Do you all keep these on hand during the shoot?
There have been times where in the middle of a scene something will happen, and Wes will get out his iPad and look at the animatic, and we’ll just shoot the scene the way it is in the animatic. Like the action sequences, the shoot-out at the end, those are carefully choreographed and thought out. Some directors shoot a lot of coverage, but Wes’s movies aren’t like that at all. It’s one camera, it’s, ‘This is what the shot is,’ so nearly every shot ends up in the film.
Without coverage there’s very little room for error, though, right?
It’s something Wes has always done. I work with some directors who shoot as many angles as they can, but this is not that at all. It’s very specific, it’s simply, ‘Here’s what we’re going for and here’s the movie we’re making.’ When he gets that from his actors and we achieve it visually, we move on. I personally love this style. I often thought it would be interesting to do a study with a split screen of the animatic and the real scene. It would be a real interesting exercise. Even to the point of hearing Wes’s line readings, and seeing what the actors did with that.
Is there a specific sequences that stood out for you on the film?
Recently I’ve been doing the screenings and the sequence that’s one of my favorites is the scene that starts with Jeff Goldblum coming down the steps and getting his coat from coat check, then gets on the tram and is chased by Willem Dafoe, and he ends up in the museum and gets chased around the museum some more…it just has a quality to it, it just works so well for me, it’s got a sense of humor, but it’s also violent and it’s crazy at the same time. It just this cat and mouse game that we cobbled together a bunch of different locations. We had exteriors from Dresden, interiors from Gurlitz, so if I had to chose a favorite that would be it.
You’ve lensed a lot of really good comedies for a lot of really good directors; is there something about your style or process that lends itself to comedy?
I started doing a lot of independent, smaller movies in the 80s and 90s, some comedies, some not. Wes’s movies are all considered comedies, but the first big studio one was Yes Man with Jim Carey. A lot of the action movies are a tons of effects and green screen, which is just not as interesting to me. Comedies have much less of that, so it’s just more fun to be on the set. Working with Paul Feig, you get a lot of improv, it’s a whole different style of shooting. It’s two cameras pointing at each other and letting the actors riff, and there’s something electric there that I enjoy. This means that on the set it’s a lot more fun. My relationship with Paul Feig is really great. He’s found his niche with women comedians. It’s not as controlled as a movie with Wes, it’s a little more free-form with Paul. They bring actors in the morning, we rehearse and we figure out how we’re going to shoot it. It’s a lot more spontaneous visually.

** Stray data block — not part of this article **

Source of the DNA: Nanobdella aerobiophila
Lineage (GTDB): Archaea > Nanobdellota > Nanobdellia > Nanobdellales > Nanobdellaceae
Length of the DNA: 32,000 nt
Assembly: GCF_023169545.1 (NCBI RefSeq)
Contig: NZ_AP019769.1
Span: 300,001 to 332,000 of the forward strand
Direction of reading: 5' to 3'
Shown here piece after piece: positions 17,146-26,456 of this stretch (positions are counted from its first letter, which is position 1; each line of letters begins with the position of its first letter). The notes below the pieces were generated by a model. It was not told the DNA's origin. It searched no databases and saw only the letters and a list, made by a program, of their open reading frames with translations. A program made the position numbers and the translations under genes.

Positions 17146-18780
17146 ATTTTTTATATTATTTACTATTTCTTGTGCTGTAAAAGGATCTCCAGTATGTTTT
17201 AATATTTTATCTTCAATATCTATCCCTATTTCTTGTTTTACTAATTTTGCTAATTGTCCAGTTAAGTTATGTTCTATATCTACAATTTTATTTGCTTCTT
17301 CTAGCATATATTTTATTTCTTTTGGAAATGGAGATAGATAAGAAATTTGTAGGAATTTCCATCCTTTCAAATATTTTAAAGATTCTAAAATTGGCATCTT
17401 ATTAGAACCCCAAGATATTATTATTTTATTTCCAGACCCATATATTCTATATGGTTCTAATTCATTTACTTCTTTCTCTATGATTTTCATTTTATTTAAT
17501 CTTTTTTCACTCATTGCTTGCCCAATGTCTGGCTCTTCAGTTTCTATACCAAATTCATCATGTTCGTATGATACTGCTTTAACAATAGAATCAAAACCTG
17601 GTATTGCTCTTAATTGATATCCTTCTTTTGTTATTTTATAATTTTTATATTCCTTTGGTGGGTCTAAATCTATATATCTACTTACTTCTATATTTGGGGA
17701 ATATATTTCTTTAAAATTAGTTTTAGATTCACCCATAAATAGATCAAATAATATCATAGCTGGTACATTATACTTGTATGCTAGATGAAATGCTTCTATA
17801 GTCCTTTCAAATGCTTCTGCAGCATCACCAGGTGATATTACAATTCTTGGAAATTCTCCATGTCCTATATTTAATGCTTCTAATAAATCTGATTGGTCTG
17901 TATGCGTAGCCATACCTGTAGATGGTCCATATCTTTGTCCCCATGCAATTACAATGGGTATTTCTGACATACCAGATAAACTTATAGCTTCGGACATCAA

You’ve got this film Love and Mercy coming up, can you talk about that a bit?
It’s about Brian Wilson of the Beach Boys, and tt deals with the darker periods of Brian’s life. Brian was a producer on the film. They showed it at the Toronto Film Festival last fall and it will probably be released in the spring. I did another movie with Paul, which we shot in Budapest, called Spy, Melissa McCarthy, Jude Law, Jason Statham, it’s a comedy/action/James Bond studio film. I think it’s going to get a big release, the studios are excited about it. It’ll probably come out in May. I’m going back in to do color timing on that now.
Color timing it?
Spy was shot digitally, so once it’s all edited and the picture is locked, you go back to the digital files and you really take your time and you go through each shot and make sure it all looks exactly right. So if a scene was shot in a library, you make sure that everything matches so it looks like it was all shot in the same place. We go in to smooth it all out, and it gives you an opportunity to make some major changes. Like in Grand Budapest, the final scene was black and white, but it was originally shot in color. We made that change to black and white and it added a whole different feeling that I felt was very appropriate to the scene. So that’s what you do, you play around so you get the movie visually to look as it was intended. So I’ll spend anywhere from a week or two working with the colorist and usually the director, and the three of us get the movie to look the way it should.